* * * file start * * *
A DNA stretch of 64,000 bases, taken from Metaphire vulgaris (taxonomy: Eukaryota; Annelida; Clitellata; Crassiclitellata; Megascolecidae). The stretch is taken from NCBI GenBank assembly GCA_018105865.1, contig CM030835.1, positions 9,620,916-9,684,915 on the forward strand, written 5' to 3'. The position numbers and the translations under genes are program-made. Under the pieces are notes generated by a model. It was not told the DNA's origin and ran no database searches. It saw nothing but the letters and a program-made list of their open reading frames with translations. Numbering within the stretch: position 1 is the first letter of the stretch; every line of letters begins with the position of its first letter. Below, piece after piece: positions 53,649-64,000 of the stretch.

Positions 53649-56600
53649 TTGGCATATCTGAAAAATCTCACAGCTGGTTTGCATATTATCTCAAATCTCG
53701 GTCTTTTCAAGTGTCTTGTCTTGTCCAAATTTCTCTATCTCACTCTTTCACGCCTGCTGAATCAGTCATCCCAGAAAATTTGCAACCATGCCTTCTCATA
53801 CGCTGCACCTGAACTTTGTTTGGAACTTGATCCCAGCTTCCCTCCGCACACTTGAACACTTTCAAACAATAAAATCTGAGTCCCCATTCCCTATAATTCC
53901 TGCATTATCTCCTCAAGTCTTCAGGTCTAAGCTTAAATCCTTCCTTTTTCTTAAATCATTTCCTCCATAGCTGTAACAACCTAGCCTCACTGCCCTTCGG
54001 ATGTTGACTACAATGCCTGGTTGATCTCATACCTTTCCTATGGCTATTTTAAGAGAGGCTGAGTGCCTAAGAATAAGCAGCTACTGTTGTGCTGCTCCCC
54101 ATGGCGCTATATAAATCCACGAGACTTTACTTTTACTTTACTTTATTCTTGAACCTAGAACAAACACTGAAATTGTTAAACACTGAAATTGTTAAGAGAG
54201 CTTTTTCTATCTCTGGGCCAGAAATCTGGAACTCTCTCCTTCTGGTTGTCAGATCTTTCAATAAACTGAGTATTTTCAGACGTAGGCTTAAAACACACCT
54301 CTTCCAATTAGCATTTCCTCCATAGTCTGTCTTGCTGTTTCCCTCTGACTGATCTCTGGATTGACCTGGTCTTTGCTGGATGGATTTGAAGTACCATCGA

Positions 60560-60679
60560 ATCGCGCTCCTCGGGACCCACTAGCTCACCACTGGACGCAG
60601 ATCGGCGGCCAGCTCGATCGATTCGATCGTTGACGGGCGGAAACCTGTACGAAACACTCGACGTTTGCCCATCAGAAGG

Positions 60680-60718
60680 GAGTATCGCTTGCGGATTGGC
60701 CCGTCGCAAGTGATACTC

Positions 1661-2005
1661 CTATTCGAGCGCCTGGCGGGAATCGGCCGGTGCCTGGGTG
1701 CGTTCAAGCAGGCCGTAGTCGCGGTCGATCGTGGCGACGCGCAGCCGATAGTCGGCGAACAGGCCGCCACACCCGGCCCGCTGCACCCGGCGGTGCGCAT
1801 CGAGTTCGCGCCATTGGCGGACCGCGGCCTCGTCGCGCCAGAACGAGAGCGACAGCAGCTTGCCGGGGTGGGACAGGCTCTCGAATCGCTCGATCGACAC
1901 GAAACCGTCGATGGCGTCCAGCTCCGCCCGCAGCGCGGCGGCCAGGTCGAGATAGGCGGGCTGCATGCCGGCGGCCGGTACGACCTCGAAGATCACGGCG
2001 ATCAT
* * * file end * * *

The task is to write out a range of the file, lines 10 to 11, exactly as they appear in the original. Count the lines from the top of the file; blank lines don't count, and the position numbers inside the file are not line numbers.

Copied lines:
54301 CTTCCAATTAGCATTTCCTCCATAGTCTGTCTTGCTGTTTCCCTCTGACTGATCTCTGGATTGACCTGGTCTTTGCTGGATGGATTTGAAGTACCATCGA

Positions 60560-60679